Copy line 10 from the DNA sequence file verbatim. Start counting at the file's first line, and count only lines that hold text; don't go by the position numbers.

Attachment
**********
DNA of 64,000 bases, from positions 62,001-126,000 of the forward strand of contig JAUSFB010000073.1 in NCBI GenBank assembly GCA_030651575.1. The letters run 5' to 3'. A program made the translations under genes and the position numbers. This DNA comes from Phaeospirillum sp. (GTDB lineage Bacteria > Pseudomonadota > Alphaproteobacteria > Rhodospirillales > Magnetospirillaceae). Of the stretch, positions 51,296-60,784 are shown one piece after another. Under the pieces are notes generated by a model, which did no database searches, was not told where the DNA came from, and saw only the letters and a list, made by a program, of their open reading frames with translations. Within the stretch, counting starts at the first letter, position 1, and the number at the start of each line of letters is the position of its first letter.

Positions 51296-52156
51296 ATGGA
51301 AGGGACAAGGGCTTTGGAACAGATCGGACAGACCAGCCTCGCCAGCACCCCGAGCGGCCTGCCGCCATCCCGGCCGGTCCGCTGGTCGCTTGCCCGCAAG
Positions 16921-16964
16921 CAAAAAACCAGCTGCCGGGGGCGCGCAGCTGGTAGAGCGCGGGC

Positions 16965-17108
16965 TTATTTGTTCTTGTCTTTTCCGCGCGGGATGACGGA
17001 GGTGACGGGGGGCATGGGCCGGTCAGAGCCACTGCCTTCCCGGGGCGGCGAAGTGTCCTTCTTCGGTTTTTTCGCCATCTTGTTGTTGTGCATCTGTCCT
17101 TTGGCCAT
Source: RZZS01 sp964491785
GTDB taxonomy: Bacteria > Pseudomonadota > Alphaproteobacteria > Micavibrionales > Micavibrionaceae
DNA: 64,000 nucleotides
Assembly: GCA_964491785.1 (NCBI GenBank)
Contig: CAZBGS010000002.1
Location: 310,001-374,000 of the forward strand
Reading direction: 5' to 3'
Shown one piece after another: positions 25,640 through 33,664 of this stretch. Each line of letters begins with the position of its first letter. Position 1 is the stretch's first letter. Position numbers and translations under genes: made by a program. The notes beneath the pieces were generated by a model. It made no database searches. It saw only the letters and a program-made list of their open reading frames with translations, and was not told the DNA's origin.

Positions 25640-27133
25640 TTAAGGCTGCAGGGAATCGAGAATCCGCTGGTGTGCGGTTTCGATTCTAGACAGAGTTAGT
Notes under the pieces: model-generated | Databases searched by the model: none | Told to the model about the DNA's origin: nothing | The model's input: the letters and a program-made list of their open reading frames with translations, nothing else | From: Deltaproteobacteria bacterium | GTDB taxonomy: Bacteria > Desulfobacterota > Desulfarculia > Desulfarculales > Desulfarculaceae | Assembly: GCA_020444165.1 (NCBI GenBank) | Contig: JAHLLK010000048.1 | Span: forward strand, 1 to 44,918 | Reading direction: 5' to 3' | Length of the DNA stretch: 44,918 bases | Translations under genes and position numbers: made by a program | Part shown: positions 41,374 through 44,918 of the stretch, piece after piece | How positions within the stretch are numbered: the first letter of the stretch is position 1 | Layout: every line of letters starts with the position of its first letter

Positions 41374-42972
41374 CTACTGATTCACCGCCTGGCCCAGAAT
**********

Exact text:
17101 TTGGCCAT